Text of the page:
Mitch Evans 🇳🇿
7th in the championship with 71 points
He’d finished third in Santiago after leading the opening half of the race from pole before scoring a brilliant win at the next race in Mexico City. In Marrakesh, Evans calved his way through the field from last place to sixth after a qualifying mixup (which Evans was furious about, it should be said) left him with insufficient time to set a quick lap in group qualifying.
One or two operational hiccups aside, Evans finally appeared to have a package worthy of his ability and the potential was plain to see. But as so often proved to be the case with this Jaguar team, they sadly failed to deliver on that potential and Evans added just 15 further points to his total across the six races in Berlin.
So what went wrong? This question was put to Evans in one of the post-race press conferences. His response: “I’d love to know. We’re not too sure right now, we’re all a bit lost.”
Having started from an average position of 9.8 in the opening five races, that average dropped to P15 across the final six. He failed to score at all in the opening Berlin doubleheader, and could achieve no better than seventh place (twice) in the final four. By season’s end, Evans was left confused and dejected after seeing his shot at the title fizzle out without even a glimmer of fight.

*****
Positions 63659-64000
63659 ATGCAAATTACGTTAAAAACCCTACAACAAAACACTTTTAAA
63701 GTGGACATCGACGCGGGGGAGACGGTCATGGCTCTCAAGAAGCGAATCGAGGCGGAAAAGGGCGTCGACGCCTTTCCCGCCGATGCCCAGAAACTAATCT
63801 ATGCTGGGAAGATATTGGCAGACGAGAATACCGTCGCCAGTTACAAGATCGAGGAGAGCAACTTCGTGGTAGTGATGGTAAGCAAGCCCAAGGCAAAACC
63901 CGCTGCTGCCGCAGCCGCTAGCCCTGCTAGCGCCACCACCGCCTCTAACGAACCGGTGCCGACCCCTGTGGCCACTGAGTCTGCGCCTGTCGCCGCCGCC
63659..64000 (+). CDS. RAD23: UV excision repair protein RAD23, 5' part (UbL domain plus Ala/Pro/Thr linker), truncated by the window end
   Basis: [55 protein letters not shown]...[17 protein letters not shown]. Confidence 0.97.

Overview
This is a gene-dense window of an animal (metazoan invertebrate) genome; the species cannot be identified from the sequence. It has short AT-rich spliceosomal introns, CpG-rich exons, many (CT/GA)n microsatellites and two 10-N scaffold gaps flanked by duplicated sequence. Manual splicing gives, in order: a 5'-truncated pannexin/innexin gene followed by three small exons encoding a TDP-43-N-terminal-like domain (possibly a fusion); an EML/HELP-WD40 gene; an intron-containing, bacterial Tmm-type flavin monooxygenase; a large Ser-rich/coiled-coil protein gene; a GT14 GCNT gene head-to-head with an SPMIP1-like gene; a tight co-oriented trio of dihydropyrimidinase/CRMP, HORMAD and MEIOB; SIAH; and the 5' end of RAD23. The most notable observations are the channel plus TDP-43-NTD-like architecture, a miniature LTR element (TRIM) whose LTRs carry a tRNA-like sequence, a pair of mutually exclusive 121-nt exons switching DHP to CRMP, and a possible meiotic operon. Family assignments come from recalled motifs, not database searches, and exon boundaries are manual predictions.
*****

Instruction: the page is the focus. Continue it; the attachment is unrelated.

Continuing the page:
The painfully disappointing end shouldn’t distract from how brilliantly Evans was earlier in the season. He predictably demolished Jaguar’s new signing James Calado, scoring points in seven of 11 races as he contributed 88% of the British team’s overall points tally.
Once again, Evans has shown himself to be one of the brightest talents on the grid – year in, year out – and this season has been no exception. The stakes will be raised when Bird enters the fold, but he’ll be fuelled by the disappointment of this season and few will bet against him bouncing back.
James Calado 🇬🇧
19th in the championship with 10 points
With the benefit of hindsight, Jaguar’s decision to go with rookie James Calado over the vastly more experienced (in Formula E terms) Alex Lynn probably wasn’t the right call. That’s not to diminish the 2017 WEC GTE champion’s talents behind the wheel, but as we’ve seen countless times before, even ex-F1 and LMP1 drivers tend to find this a very tricky series to master.
The fact is, Formula E is a results business more than ever now and Calado’s cause wasn’t helped by the predictably strong form of his team-mate – especially during the first part of the season. What Calado really needed was time, mileage, and maybe a team-mate not considered to be one of the best on the grid.
Calado’s main weakness in those early rounds could be found in qualifying rather than the races themselves, with his lowly starting positions often leaving him with a difficult task to score major points.